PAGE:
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Sir Horace Jones

Sir Horace Jones was born 20th May 1819 at 15 Size Lane, Bucklersbury, London.

Sir Horace Jones

Sir Horace Jones

The son of a prosperous solicitor, he studied architecture and spent some years in Italy and Greece to further his classical knowledge. In 1843 he commenced practice as an architect at 16 Furnival’s Inn, Holborn, and during 18 years designed and carried out many buildings of importance, such as the British and Irish Magnetic Telegraph Company’s office in Threadneedle Street, the Sovereign Assurance office in Piccadilly, Marshall & Snelgrove’s premises in Oxford Street, the Surrey Music Hall, Cardiff town-hall, and Caversham Hall.

He was surveyor for the Duke of Buckingham’s Tufnell Park estate, for the Barnard estate, and the Bethnal Green estate.

On 26 February 1864 he was elected architect and surveyor to the City of London. The City bridges came under his control and he prepared a scheme for widening London Bridge but this did not obtain Government approval.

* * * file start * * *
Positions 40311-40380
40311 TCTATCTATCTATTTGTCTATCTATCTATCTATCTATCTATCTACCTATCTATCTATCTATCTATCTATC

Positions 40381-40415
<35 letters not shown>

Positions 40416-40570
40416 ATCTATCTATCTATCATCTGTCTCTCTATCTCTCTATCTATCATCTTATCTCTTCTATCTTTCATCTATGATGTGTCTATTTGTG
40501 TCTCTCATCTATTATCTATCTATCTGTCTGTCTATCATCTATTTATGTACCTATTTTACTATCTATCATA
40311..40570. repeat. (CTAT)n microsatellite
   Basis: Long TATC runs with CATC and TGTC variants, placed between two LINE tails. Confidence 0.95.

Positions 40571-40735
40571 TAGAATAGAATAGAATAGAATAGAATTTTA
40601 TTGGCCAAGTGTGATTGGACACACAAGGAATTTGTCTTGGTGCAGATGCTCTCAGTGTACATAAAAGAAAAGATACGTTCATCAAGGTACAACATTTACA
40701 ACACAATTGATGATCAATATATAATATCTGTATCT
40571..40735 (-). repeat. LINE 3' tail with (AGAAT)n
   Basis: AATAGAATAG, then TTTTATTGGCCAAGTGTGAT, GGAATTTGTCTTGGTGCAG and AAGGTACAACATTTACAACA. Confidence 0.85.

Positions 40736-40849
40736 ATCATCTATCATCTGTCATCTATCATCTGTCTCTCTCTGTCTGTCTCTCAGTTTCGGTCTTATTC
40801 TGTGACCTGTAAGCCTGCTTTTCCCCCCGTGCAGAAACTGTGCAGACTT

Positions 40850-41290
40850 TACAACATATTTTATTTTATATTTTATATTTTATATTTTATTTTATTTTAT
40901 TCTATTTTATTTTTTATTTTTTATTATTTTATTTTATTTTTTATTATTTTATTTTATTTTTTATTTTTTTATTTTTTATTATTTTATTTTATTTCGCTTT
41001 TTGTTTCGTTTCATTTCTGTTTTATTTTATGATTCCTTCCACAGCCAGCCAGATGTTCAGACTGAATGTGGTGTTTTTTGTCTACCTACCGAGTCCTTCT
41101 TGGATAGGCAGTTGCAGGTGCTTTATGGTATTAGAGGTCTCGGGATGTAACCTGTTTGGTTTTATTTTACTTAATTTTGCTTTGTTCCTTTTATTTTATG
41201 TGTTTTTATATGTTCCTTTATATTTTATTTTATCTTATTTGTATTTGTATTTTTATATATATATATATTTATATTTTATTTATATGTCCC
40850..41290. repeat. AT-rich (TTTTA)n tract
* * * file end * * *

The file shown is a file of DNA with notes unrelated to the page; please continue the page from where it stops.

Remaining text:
He completed the City Lunatic Asylum at Dartford in 1864, and in the same year designed a new roof for the city Guildhall. In 1868 he designed and carried out the Central Meat Market, Smithfield, followed in 1875 by the adjoining poultry and provision market, and in 1883 by the fruit and vegetable market. In 1871 he converted the Deptford dockyard into a foreign cattle market, in 1877 he entirely reconstructed Billingsgate Market, and in 1882 rebuilt Leadenhall Market. In 1872 he designed the Guildhall library and museum, and the new council chamber in 1884.

He prepared the memorial surmounted by a griffin to mark the site of Temple Bar (November 1880).

From 1882 to 84 he was president of the Royal Institute of British Architects.

Whilst preparing his report of 1876, on the need for another road crossing, he became convinced that the best solution would be a suspension bridge, supported from two piers, with a central opening section 200 feet wide for the larger ships.

In collaboration with (Sir) John Wolfe-Barry he produced the design for Tower Bridge. Within a month of the construction work starting Sir Horace Jones died, one day after his 68th birthday.

His last important work was the Guildhall School of Music on the Thames Embankment.

He died at 30 Devonshire Place, Portland Place, London, and was buried in West Norwood Cemetery on 27 May 1887.

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